Simply head to the website of the Americanassociation of variable star observers and use the light curve generator app justenter the star's name the start and end date of interest you want to know about and click onthe plot data button it's definitely worth a look so what did you think about Mira have youever seen a Mira variable in the night sky tell us in the comments if you enjoyed the videoplease be sure to leave it a like and subscribe to our channel for more great videos just like thisand as always thanks for watching Factnomenal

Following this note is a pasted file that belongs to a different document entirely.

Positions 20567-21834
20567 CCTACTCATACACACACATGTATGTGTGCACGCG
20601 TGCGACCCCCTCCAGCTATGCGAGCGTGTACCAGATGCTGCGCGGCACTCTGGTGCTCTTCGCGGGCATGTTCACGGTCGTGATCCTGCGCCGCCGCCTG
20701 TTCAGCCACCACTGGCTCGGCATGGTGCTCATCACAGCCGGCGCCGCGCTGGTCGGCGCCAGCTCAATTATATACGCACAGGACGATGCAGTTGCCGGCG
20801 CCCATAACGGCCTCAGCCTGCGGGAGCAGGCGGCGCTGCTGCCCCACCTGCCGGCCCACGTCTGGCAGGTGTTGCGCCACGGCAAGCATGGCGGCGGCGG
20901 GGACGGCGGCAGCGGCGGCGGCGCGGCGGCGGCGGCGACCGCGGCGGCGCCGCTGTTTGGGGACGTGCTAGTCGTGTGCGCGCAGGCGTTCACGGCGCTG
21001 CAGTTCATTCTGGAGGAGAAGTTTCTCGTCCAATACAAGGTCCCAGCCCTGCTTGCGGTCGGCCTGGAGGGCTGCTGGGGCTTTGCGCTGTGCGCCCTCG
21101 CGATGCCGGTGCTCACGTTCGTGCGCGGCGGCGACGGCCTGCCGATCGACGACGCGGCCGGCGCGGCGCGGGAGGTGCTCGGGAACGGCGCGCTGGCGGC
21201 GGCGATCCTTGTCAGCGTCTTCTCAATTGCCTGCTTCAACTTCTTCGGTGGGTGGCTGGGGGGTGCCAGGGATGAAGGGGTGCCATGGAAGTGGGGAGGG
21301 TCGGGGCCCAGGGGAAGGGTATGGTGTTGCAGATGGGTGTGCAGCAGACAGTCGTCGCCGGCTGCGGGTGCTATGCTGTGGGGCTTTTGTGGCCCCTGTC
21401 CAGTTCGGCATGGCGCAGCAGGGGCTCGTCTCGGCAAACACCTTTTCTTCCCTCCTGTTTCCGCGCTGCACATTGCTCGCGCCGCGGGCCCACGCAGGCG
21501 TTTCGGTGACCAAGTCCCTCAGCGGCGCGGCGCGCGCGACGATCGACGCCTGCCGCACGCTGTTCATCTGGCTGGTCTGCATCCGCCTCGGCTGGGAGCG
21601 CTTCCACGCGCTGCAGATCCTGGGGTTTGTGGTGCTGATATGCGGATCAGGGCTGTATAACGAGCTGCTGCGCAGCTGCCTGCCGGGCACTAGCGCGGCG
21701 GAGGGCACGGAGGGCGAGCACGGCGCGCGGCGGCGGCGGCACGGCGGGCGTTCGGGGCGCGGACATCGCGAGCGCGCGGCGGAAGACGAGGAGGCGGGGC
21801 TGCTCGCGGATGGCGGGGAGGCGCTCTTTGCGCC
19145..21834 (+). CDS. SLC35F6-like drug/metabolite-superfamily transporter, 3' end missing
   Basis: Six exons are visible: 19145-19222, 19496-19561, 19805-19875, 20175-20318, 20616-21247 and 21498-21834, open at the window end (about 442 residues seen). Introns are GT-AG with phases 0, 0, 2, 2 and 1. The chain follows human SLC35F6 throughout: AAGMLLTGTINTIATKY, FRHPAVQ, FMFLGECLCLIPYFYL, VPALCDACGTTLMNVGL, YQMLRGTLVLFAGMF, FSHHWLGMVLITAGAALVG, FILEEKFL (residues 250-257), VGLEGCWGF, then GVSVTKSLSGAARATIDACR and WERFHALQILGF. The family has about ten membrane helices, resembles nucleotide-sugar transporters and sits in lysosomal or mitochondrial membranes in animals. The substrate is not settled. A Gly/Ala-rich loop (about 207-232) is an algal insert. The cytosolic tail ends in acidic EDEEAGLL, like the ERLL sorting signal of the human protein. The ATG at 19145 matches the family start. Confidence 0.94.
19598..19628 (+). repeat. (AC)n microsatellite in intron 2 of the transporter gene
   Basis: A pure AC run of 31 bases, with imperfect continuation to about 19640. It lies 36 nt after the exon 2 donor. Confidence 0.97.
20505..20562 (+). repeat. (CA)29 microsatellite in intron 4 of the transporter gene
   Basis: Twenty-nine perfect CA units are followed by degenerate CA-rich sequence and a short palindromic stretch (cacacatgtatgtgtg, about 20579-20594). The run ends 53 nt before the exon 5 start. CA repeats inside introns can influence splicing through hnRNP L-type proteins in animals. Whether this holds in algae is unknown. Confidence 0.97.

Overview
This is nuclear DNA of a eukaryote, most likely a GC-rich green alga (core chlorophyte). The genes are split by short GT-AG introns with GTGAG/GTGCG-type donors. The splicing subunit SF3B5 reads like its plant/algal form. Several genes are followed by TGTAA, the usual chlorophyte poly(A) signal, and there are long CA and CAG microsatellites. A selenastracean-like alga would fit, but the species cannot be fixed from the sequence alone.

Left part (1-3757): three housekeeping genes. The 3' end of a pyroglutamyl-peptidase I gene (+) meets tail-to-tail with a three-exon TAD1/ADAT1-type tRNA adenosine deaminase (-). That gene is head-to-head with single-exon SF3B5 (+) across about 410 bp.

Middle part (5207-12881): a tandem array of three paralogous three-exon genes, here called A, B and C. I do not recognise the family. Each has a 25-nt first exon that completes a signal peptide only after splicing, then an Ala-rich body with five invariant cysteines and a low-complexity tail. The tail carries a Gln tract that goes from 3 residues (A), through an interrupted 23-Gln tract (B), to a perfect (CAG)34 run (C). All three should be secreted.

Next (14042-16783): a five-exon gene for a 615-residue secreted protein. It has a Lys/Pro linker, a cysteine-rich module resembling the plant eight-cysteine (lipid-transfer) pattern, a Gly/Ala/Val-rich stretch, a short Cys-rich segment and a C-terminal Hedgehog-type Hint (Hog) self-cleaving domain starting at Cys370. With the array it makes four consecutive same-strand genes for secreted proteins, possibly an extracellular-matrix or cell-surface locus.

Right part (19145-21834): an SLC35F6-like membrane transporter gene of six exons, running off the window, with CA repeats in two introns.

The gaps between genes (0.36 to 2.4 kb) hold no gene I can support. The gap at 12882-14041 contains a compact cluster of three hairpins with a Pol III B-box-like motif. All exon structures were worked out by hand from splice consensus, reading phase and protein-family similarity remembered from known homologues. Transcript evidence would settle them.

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Space is a bizarre place with its alien planets, mysterious moons and strange phenomena that are so out-of-this-world they elude explanation. Astronomers have estimated that there are approximately 10,000 stars in our universe for every grain of sand there is on Earth. However, as with most rules, there are exceptions, and one star in our universe is notably different from the others – to the extent that we can almost certainly call it the weirdest star ever discovered. Welcome to Factnomenal and today we will take a look at this unstable enigma. Buy us a coffee to show your support! https://www.buymeacoffee.com/Factnomenal DON’T CLICK THIS LINK: https://tinyurl.com/357shs3j Thanks for watching Factnomenal! 🌎 Subscribe for more space discoveries, space facts, and space in general! 🔔 Hit the bell next to subscribe so you never miss a video! ► For copyright matters, make sure to send us an email to Adam@trustedmiddle.com #weird #factnomenal #space